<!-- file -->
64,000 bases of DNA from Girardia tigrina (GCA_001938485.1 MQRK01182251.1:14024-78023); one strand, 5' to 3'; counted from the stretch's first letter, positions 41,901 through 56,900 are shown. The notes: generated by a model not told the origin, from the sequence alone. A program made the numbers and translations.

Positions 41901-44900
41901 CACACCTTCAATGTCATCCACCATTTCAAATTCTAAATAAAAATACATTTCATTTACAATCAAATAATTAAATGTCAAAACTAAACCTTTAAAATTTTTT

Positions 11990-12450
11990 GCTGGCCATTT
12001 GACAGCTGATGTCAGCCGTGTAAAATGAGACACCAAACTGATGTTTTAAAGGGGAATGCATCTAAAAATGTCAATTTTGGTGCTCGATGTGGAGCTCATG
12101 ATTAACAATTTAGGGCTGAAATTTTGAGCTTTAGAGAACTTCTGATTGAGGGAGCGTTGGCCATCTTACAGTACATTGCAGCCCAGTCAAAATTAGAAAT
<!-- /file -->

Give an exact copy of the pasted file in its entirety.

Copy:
64,000 bases of DNA from Girardia tigrina (GCA_001938485.1 MQRK01182251.1:14024-78023); one strand, 5' to 3'; counted from the stretch's first letter, positions 41,901 through 56,900 are shown. The notes: generated by a model not told the origin, from the sequence alone. A program made the numbers and translations.

Positions 41901-44900
41901 CACACCTTCAATGTCATCCACCATTTCAAATTCTAAATAAAAATACATTTCATTTACAATCAAATAATTAAATGTCAAAACTAAACCTTTAAAATTTTTT

Positions 11990-12450
11990 GCTGGCCATTT
12001 GACAGCTGATGTCAGCCGTGTAAAATGAGACACCAAACTGATGTTTTAAAGGGGAATGCATCTAAAAATGTCAATTTTGGTGCTCGATGTGGAGCTCATG
12101 ATTAACAATTTAGGGCTGAAATTTTGAGCTTTAGAGAACTTCTGATTGAGGGAGCGTTGGCCATCTTACAGTACATTGCAGCCCAGTCAAAATTAGAAAT